Mobile Client Considerations

More and more often, clients look for a way to integrate their mobile and web applications with their RightNow instance. The ability to connect end-users directly to the support infrastructure is powerful, but the standard tools RightNow provides don't quite fit the bill.

Customer Portal Mobile Support

Customer Portal, while supporting mobile devices via pagesets, should use the now-standard practice of responsive design in its reference implementation. [UPDATE: The latest out-of-the-box theme is now responsive.] This would allow for a single pageset to be used, while serving different page layouts to devices with different screen sizes. There are trade-offs and considerations with this approach, which can be researched extensively online, but responsive design has been widely accepted as a web best-practice. So, this is an additional cost for clients who are looking for modern, responsive mobile support. I hope to see this functionality available as a standard base theme in new versions of Customer Portal.

SOAP API Security Considerations

From an integration perspective, the standard SOAP API that is currently available is not ideal for mobile or client application consumption. The lack of a lightweight REST API presents a hurdle to mobile developers; a RESTful API is on the roadmap, but currently no release date has been announced by Oracle to my knowledge. The SOAP API should only be used when connecting from a secure server to the RightNow system for the following reasons:

  1. There is no support for application-specific keys. With the recent addition of SAML 2.0 authentication in the February 2014 version, the authentication options became more secure than the previously required username/password for every request. But even with SAML certificates sent over SSL, there is still potential for the initial credentials to be intercepted. And because API accounts are simply staff account records with a permission bit set in RightNow, these credentials rarely change, so once a malicious user has API credentials, they may have access to the RightNow site indefinitely. And if the account credentials are changed manually, all clients connecting via these credentials will need to be updated.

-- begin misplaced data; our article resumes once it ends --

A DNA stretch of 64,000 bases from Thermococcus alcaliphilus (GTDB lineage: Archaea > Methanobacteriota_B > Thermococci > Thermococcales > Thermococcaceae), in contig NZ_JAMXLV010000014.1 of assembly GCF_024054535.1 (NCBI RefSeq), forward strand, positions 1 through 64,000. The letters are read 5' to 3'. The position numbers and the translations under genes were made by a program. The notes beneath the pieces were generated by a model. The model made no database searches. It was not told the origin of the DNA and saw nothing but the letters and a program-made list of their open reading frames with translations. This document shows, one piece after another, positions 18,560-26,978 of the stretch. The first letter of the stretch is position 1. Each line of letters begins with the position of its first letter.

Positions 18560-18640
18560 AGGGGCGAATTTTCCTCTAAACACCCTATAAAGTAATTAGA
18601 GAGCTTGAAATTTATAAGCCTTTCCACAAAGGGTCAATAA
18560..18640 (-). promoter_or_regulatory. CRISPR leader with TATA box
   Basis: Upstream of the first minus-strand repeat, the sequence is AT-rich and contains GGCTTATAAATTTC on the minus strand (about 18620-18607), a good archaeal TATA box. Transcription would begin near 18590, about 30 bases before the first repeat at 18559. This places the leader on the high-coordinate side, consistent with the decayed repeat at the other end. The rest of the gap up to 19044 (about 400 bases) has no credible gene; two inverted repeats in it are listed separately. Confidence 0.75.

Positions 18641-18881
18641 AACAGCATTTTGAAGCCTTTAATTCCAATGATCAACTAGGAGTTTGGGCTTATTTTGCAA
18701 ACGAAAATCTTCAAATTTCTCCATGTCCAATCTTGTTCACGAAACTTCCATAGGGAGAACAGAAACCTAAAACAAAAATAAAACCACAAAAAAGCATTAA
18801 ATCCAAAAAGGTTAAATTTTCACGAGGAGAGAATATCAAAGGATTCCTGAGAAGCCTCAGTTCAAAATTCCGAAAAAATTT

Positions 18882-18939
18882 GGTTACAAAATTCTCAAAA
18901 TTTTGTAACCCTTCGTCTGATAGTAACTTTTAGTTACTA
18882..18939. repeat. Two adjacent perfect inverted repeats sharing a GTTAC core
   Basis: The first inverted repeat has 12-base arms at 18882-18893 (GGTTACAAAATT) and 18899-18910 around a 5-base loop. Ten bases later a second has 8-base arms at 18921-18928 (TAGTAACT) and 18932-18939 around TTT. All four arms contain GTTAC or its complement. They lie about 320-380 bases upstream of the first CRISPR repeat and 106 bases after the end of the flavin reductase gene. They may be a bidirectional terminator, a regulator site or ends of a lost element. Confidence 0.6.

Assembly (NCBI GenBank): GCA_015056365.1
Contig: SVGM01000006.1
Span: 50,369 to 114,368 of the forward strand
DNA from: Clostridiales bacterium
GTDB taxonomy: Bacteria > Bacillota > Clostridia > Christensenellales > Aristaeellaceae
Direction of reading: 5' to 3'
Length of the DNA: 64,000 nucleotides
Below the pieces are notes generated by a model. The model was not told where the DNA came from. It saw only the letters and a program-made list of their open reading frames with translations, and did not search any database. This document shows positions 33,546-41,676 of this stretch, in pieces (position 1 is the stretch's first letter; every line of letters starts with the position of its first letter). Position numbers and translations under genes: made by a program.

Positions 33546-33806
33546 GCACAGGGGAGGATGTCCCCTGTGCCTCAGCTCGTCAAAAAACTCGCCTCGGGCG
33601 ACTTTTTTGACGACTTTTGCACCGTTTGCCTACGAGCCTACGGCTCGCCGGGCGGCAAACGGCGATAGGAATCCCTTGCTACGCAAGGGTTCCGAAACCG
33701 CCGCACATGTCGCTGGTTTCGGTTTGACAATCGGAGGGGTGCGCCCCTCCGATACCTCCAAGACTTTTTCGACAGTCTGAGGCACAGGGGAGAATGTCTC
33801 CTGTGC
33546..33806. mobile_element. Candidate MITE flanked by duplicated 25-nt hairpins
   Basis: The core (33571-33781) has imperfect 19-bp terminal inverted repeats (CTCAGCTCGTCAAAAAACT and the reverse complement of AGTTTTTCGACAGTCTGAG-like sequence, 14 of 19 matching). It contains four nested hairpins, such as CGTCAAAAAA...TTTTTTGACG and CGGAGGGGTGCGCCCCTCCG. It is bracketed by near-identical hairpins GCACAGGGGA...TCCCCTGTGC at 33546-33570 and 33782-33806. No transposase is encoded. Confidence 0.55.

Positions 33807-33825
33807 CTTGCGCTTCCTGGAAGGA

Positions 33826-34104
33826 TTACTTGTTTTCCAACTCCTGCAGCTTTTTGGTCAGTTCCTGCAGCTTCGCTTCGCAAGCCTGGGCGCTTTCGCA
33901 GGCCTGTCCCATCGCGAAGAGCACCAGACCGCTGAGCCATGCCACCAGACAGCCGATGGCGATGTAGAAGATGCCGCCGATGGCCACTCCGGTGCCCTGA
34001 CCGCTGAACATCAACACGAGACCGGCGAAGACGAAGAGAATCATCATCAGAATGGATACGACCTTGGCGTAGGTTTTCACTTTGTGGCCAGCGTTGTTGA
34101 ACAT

2. Only applicable to sites created prior to May 2013: Before the May 2013 release, API credentials were all-or-nothing and had the ability to create, read, update, destroy anything in the RightNow instance to which it had access. The account permission system has been upgraded in May 2013, but only for new instances from May 2013 moving forward. Clients upgrading to May 2013 or later will need to upgrade their permission system to have access to this granular control for API accounts.

Building a proxy to manage client authentication and requests solves these issues, given that it implements its own secure authentication and application-specific password mechanism:

Option 1 - External API Proxy Solution

In an external, secure system, build a proxy endpoint that connects to the RightNow API. This "gatekeeper" securely stores the RightNow API credentials and proxies requests between the client app and RightNow; it ensures that only the necessary requests for the app are processed, and should implement its own authentication and security.

Option 2 - Customer Portal API Proxy Solution

Use the RightNow Customer Portal framework to build a custom RESTful controller endpoint. This provides the same function as an external proxy, but housed in the RightNow infrastructure. Authentication and security should be built into this custom API. Network latency accessing this API will typically be less than the external proxy solution, because it is housed in the RightNow infrastructure, but additional Customer Portal sessions will be incurred.

UPDATE: Standard REST API Now Available!

As of the May 2015 version, Oracle has released a REST API for OSvC. While authentication and functionality is limited in the initial release, this is a great step towards better mobile support.

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I just finished implementing a responsive design in CP using Bootstrap 3 and it worked great. Modern mobile browsers handle the desktop-version CP widgets perfectly. IMO, the mobile widgets are fugly and difficult to use. While it takes a little bit more consideration at design time, developing responsive pages take far less time than creating a second version of pages via page sets.

That is a pretty large undertaking! I really wish Oracle would push it OOB. I did see a demo site the other day that had a bunch of Bootstrap components and CSS in it, so hopefully they are thinking in that direction!

I've updated the above post to mention the standard REST API, made available in the May 2015 version!

UPDATE: The latest out-of-the-box CP theme now supports a responsive layout!

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